What did you think about the reading?
Definitely one of my favorite chapters, “Of Microbes and Men”, kept me thinking and allowed me to explore even deeper into diseases and evolution. Learning about the parasitic worms and how they can control a host was incredible. Who knew we had more foreign microbial cells in our body than mammalian cells? Part three, including “Of Microbes and Men” as well as “Jump into the Gene Pool” taught me much more and had so many interesting aspects. I didn’t think the book would get any better, but surprisingly, it did!
What did you learn?
I actually learned a lot…A LOT! I’ll talk about what I learned in my personal favorite chapter, “Of Microbes and Men.” So catchy, almost as if they were trying to make it sound like “Of Mice and Men.” Well, I learned that much of our body is made up of foreign organisms that play a crucial role in our survival, for example in our digestive system. Dr. Moalem also explained that the not so nice bacteria that can cause meningitis, toxic shock syndrome, and pneumonia also live in our bodies. Good to know! What I thought was incredible was the parasitic wasp that was able to manipulate a spider to allow the wasps larva to live off it and for the spider to make a stronger web. How the wasp injected chemicals that changed the spiders behavior is a huge mystery to me. Another incredible creature is the parasitic hairworm known as Spinochordodes tellinii. This parasite lives inside a grasshopper, and when it grows to adulthood, it causes the grasshopper to jump into water and die, allowing the worm to swim off and reproduce. Let’s see, I also learned about T.gondi which I had some slight previous knowledge. The chapter began to talk about how we are influenced by diseases and what it causes us to do. For example, cholera causes diarrhea, and the reason for this is to help it reproduce. This is the only reason diseases cause you to act in certain ways. As I read through this chapter, I was intrigued at how much more I learned, and really how we are influenced by other organisms. Before I begin talking about the next chapter, I want to point out something pretty interesting, as well. As evolution goes on, our behavior and what influences us actually changes evolution, and can lead to different ways people act. Though, if we control the way we act and behave, evolution could be beneficial to us.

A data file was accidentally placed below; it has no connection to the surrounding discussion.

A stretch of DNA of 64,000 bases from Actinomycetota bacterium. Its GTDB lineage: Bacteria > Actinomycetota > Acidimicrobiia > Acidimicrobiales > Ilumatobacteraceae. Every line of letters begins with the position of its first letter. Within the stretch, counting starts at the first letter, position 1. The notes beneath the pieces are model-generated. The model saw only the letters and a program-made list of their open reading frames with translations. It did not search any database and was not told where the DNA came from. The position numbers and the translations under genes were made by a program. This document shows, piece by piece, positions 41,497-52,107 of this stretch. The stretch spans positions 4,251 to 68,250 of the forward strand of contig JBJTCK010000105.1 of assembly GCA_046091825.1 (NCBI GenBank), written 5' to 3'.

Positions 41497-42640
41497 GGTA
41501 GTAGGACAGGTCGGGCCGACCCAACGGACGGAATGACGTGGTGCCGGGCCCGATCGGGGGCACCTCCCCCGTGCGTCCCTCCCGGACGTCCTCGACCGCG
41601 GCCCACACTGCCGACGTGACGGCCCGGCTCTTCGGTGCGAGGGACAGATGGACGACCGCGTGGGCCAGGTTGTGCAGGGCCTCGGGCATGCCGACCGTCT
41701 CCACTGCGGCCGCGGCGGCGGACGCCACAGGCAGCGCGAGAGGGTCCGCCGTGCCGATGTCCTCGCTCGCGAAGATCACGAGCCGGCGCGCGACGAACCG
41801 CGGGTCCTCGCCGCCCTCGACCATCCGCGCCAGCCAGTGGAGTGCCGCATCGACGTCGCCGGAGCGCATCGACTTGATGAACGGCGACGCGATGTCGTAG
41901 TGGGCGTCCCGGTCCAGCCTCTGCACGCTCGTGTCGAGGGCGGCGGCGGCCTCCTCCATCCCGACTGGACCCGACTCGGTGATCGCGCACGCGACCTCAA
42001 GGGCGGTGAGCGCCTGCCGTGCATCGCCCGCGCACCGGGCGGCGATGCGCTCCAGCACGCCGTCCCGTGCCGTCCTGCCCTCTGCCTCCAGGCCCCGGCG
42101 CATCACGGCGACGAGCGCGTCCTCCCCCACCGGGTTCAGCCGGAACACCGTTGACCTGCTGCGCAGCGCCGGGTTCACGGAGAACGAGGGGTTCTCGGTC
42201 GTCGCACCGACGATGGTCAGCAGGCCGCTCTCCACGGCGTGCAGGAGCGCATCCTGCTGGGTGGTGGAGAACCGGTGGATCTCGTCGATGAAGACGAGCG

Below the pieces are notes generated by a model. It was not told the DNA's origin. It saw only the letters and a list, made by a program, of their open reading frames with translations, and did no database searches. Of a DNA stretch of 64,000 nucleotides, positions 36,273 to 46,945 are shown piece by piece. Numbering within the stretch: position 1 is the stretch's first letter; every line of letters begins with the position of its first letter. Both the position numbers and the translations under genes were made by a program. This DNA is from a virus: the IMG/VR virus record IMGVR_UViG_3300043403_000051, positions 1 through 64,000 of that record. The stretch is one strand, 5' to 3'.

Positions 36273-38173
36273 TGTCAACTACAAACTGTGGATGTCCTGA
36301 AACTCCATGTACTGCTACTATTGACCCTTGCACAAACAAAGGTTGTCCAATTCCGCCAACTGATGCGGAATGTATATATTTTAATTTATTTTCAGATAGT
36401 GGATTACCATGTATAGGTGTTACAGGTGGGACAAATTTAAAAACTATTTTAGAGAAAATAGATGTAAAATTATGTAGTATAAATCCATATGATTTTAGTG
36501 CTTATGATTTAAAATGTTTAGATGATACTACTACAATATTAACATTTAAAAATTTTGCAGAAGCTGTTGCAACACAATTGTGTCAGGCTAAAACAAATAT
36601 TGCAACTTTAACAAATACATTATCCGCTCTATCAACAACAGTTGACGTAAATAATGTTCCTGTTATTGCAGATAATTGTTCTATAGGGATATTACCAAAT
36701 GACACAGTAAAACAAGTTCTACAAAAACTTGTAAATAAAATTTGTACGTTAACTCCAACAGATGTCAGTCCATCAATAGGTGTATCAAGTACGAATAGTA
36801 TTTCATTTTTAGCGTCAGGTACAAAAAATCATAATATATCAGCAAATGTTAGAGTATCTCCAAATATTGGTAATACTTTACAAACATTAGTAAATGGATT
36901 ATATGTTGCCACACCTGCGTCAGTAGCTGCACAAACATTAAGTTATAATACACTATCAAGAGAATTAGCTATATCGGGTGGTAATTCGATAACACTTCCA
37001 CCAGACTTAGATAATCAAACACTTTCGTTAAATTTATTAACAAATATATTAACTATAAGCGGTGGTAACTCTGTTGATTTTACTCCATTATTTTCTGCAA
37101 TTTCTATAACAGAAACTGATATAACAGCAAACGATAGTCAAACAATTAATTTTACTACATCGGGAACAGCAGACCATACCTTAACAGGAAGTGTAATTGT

Chapter 6, “Jump into the Gene Pool,” was quite interesting as well. It began talking about cowpox and also some background information about us and our genes. Then, it quickly jumped in to talking about this “junk DNA,” which actually happens to not really be “junk.” The junk DNA actually plays a very important role in our evolution, and about 1/3 of our DNA comes from viruses. Yeah, what we have to adapt to and become immune to actually shaped us. I’m talking about viruses and bacteria. The rest of the chapter focused a lot on jumping genes. I learned that these jumping genes change our DNA through evolution. Evolutionary pressure actually causes this, and therefore, jumping genes are extremely important. Oh, and one quick fact. Lamarck was more of a philosopher than a scientist, and it turns out he didn’t really come up with the theory of acquired traits. Most of the story is actually a lie that has continued to be told.
What questions do you still have?
I actually could ask a million questions, but obviously I won’t. Really, I would just like to know a little bit more about how parasites actually are able to manipulate organisms. How did they learn what to do? And, why this specific organism and not a different one? One other general question I have has to do with jumping genes. Is there a way we could figure out how to use jumping genes to genetically modify ourselves? Do they have to follow evolution and pressure?